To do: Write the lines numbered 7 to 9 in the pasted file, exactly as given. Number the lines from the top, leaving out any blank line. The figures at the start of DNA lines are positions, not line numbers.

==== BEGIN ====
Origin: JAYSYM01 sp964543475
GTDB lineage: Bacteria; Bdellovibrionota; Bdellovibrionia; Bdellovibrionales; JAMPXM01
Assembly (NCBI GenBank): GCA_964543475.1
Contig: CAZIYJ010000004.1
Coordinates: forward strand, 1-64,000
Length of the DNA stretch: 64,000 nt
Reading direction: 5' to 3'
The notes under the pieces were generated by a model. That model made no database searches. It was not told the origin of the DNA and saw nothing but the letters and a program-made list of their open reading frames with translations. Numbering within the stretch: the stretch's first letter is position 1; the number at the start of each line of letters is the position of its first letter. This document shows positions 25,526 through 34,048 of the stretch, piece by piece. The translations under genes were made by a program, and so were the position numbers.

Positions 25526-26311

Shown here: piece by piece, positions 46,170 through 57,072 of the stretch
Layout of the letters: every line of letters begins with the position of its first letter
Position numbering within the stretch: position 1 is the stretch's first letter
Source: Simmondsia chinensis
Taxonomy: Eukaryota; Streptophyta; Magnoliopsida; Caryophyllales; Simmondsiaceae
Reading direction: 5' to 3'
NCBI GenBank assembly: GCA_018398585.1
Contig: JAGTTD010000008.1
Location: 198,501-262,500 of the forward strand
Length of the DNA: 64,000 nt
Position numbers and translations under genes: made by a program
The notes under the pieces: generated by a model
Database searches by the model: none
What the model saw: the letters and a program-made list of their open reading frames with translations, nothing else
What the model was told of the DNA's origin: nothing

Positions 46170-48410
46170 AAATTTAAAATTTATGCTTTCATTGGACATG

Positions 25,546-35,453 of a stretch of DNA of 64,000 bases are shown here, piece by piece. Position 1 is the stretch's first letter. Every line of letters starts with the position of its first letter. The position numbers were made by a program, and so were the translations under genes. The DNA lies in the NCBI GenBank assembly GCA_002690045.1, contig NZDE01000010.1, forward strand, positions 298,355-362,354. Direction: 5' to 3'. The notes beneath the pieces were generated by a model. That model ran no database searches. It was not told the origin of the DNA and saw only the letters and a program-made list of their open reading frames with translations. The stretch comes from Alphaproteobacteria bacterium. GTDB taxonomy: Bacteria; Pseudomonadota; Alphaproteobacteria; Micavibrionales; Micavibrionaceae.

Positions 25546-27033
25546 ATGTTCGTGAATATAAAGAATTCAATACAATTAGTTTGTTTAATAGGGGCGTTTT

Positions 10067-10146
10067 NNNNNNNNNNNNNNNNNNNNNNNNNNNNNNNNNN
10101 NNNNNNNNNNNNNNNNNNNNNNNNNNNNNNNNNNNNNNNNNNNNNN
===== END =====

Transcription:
Reading direction: 5' to 3'
The notes under the pieces were generated by a model. That model made no database searches. It was not told the origin of the DNA and saw nothing but the letters and a program-made list of their open reading frames with translations. Numbering within the stretch: the stretch's first letter is position 1; the number at the start of each line of letters is the position of its first letter. This document shows positions 25,526 through 34,048 of the stretch, piece by piece. The translations under genes were made by a program, and so were the position numbers.

Positions 25526-26311